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Agricultural News

Canola Acreage and Crop Condition Vastly Better than Last Year, Sanders Says

Mon, 11 Nov 2013 14:53:42 CST

Canola Acreage and Crop Condition Vastly Better than Last Year, Sanders Says
With a hard freeze expected across most of Oklahoma in the next day or two, the canola crop will be entering its dormant phase. Heath Sanders of the Great Plains Canola Association says the crop looks much better prepared for inclement weather this year and, overall, canola acres are expected to be way up.

Planting season started out dry in September, but rains toward the latter end of the planting window really got things off to a good start.

"With the weather we've been having we're getting some size on it, we're getting some leaves on these plants. And, of course, the canola that got off on a good start is getting pretty good sized now and the brakes will be put on that pretty quick. So, all in all, from what I've gathered and what I've driven across the state, we're in so much better shape than last year. It's just a sigh of relief that we're setting ourselves up for a good opportunity to make a good crop this next spring."

The condition of the crop so far is fairly good, Sanders says, even in the southwest which is still very dry.

"I've seen some canola fields that look really good down there and I've seen some stands and some fields that were a little bit smaller.   And as you get further southwest, you get more erratic rainfalls. You get a little bit further north and it's a little bit more widespread, but it kind of depends on where you're at in southwest Oklahoma. We've got a mixed bag. We've got some smaller canola, we've got some bigger canola. The big thing now is we do have more moisture than we had last year so we've got some smaller plants, maybe, in some of these fields, but they do have some moisture under them and that helps buffer that temperature and keep that plant healthier even if it is smaller."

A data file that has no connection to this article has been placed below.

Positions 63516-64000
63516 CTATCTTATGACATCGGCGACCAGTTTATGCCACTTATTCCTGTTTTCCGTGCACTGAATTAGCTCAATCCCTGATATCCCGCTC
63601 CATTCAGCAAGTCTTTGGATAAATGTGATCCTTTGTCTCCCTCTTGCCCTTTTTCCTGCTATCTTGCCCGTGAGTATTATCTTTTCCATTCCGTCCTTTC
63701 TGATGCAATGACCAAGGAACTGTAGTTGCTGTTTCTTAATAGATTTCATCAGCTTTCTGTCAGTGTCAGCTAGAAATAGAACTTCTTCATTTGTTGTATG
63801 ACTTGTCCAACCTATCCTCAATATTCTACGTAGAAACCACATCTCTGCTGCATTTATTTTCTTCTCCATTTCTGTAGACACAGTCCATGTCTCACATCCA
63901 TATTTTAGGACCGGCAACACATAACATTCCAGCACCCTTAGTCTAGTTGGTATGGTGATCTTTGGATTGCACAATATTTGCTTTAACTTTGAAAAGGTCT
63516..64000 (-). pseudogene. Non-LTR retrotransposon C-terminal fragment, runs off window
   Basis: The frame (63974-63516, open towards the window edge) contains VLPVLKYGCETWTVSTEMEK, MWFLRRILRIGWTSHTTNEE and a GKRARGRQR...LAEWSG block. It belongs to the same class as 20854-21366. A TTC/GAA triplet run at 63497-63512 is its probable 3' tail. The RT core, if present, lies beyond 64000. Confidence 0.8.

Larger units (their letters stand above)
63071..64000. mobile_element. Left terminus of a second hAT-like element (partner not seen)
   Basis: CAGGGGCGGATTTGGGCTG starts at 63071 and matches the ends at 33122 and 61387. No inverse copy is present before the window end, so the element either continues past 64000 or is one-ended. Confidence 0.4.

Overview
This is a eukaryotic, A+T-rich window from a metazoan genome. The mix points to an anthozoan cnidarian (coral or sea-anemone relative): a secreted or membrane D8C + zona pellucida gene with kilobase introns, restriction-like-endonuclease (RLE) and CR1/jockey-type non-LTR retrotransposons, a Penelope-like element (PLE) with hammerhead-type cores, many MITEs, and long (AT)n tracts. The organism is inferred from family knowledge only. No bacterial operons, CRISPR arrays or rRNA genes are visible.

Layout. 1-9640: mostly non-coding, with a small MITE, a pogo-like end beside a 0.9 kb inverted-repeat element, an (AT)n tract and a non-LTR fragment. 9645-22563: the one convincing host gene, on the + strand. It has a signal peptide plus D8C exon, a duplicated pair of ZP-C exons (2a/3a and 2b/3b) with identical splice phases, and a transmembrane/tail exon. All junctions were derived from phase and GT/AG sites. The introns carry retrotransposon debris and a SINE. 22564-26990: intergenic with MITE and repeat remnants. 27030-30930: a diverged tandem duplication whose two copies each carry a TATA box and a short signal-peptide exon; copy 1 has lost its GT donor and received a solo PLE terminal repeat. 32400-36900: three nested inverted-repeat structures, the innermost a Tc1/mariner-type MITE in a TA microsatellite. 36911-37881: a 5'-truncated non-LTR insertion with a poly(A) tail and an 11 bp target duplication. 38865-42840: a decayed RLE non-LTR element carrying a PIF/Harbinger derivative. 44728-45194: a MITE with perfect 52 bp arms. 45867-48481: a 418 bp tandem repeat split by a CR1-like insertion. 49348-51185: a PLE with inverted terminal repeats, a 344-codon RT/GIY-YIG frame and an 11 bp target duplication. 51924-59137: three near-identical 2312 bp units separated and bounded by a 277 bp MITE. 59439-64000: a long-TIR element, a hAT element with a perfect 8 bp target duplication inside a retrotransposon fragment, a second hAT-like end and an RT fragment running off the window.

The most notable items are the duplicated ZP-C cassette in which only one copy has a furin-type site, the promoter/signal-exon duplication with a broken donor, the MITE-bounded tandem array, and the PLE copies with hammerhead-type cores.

With the lack of moisture for planting last year, it was a race to get the crop established with sufficient foliage above ground before the season's first hard freeze. This year, Sanders says, the situation is a little different.

"This year with the amount of rain that we've gotten, for the most part, the canola looks pretty good. Is it perfect? Probably not, but it's so much better that what we experienced last year that there's a lot of farmers out there who are pretty proud of their canola right now."

Sanders says the numbers are still being tallied, but it looks like there will be a significant jump in canola acreage this year over last year's mark of about 250,000 acres.

"For Oklahoma, we're looking at a good 300,000. And for the region, the Southern Great Plains, we're thinking maybe around a good 400,000.

"There was a big move in southern Kansas of putting more acres in. There's a lot more acres up in southern Kansas this year. So we've definitely got more acres than we had last year. And we've got better conditions and we've got guys off to the right start this year."

Sanders says he thinks this year's acreage may have been even higher, but written agreements from the Risk Management Agency didn't make it back in time for some growers to get insured due to the government shutdown. He said that growers who want to be covered next year in counties that require written agreements need to get started early on their paperwork to avoid such problems until the RMA can approve more counties for regular crop insurance.


What a difference a year makes. Heath Sanders talks to Ron Hays about this year's canola crop.
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